The crown form can be produced on gear teeth in several other ways. One method is to shape the gear by use of a crown cam in the shaper back-off mechanism. The proper radius of the gear is calculated by using the amount of crown on the flank and the pressure angle of the gear. Unfortunately, the blocks, while not complex, tend to be expensive.

The advent of the latest generation of gear equipment has made two methods of crowning while hobbing popular. Both methods produce crowns by increasing and decreasing the center distance of cutter to workpiece. The first method utilizes physical copying of a template by a hydrocopying or mechanical following device. This allows taper hobbing or even the creation of sinusoidal wave forms, if desired. More recently, the second method, CNC hobbing, has become commonplace. Depending on software limitations, CNC allows cutting gears in almost any desired form. A disadvantage to this approach is the high cost of the equipment, though the payback has decreased considerably in recent years.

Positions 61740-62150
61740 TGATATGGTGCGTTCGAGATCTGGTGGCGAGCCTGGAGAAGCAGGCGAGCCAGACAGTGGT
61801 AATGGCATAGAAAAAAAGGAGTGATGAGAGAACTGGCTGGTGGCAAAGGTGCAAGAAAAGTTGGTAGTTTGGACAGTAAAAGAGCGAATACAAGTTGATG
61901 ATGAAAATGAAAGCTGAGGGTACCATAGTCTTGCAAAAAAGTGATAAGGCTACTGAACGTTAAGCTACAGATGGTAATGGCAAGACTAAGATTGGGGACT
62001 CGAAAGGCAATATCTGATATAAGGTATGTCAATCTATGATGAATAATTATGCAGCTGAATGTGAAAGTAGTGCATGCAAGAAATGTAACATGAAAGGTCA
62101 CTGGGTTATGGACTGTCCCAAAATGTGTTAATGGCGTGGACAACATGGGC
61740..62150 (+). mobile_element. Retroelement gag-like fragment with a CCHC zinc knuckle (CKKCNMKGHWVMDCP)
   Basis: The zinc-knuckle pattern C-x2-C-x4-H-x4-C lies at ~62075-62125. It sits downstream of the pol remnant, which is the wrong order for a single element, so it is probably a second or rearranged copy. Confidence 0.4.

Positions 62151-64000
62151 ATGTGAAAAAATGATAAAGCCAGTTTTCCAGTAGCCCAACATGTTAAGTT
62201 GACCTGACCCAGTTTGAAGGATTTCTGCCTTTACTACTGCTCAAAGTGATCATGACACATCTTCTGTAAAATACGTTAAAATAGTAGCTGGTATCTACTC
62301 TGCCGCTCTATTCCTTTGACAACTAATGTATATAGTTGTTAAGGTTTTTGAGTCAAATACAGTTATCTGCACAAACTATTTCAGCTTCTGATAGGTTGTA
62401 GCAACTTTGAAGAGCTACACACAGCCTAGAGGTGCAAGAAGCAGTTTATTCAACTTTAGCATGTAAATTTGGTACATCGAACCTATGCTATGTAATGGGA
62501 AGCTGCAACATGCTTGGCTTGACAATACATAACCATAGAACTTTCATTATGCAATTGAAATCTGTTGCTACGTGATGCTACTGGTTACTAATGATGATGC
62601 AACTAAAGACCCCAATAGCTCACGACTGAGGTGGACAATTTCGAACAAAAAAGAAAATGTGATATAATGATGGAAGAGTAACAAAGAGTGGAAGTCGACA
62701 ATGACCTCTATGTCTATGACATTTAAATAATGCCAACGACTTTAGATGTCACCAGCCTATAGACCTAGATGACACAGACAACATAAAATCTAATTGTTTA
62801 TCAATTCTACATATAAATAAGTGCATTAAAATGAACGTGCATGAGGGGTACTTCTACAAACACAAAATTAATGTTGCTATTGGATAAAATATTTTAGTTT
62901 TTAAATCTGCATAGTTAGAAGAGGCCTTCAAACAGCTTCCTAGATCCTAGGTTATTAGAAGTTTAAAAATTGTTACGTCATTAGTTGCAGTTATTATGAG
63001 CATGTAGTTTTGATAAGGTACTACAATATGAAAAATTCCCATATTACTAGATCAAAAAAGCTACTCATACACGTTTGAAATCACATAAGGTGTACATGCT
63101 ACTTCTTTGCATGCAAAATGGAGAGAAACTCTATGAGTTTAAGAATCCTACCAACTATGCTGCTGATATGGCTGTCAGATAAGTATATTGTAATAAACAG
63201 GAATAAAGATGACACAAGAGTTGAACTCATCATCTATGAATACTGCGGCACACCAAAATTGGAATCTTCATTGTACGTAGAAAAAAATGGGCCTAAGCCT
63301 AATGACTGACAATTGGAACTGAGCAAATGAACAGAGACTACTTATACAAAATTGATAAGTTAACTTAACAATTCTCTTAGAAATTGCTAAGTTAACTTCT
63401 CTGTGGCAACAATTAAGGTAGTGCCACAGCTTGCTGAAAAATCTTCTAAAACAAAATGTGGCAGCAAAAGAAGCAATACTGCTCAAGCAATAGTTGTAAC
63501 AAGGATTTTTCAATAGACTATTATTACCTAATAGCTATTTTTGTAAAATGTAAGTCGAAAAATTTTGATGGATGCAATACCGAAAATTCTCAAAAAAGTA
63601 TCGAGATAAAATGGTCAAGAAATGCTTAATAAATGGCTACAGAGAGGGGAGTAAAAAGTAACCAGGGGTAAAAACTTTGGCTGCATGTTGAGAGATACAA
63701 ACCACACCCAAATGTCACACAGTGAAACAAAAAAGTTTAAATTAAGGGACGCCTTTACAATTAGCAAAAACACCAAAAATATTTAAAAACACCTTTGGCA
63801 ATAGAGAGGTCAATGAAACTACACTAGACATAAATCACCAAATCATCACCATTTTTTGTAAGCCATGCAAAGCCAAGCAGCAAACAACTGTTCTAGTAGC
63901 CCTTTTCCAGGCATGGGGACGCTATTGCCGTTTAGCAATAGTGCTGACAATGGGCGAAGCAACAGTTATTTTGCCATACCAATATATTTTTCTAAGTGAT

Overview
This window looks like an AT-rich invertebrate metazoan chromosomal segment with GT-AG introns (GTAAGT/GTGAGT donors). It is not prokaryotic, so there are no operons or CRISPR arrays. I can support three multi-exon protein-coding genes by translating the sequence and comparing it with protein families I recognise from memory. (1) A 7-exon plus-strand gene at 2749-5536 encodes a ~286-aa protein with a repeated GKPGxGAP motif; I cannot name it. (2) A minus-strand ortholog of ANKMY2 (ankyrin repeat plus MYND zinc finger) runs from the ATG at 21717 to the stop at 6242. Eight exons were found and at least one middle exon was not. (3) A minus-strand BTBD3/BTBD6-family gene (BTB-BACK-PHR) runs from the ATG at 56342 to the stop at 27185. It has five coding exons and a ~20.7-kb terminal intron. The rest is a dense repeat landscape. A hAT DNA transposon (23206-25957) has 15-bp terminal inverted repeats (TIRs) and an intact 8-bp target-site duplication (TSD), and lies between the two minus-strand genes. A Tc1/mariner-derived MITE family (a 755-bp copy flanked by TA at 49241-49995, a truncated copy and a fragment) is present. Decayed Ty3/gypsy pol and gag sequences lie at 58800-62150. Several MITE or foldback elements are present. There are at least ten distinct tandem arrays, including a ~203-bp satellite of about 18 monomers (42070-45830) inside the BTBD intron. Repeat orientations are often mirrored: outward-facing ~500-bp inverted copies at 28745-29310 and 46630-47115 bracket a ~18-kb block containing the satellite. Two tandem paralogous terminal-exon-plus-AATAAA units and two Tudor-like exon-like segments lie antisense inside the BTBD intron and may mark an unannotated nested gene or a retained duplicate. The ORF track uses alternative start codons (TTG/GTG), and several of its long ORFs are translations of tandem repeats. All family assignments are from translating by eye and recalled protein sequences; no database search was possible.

New CNC shapers can cut a crown gear or spline without the need for buying a special crowning cam. On our Gleason Pfauter P 300 ES, for example, we can crown by cutting a slight right- and left-hand helix angle along the face width of the part. This leaves the root diameter straight. We also have a Bourn & Koch Fellows MS 450 with a U-axis for controlling the back-off. It can be programmed to move the cutter spindle in and out during the stroking cycle to crown the tooth by cutting deeper at the ends of the face width and more shallow at the high point of the crown.

Who is using this gear cutting technology today?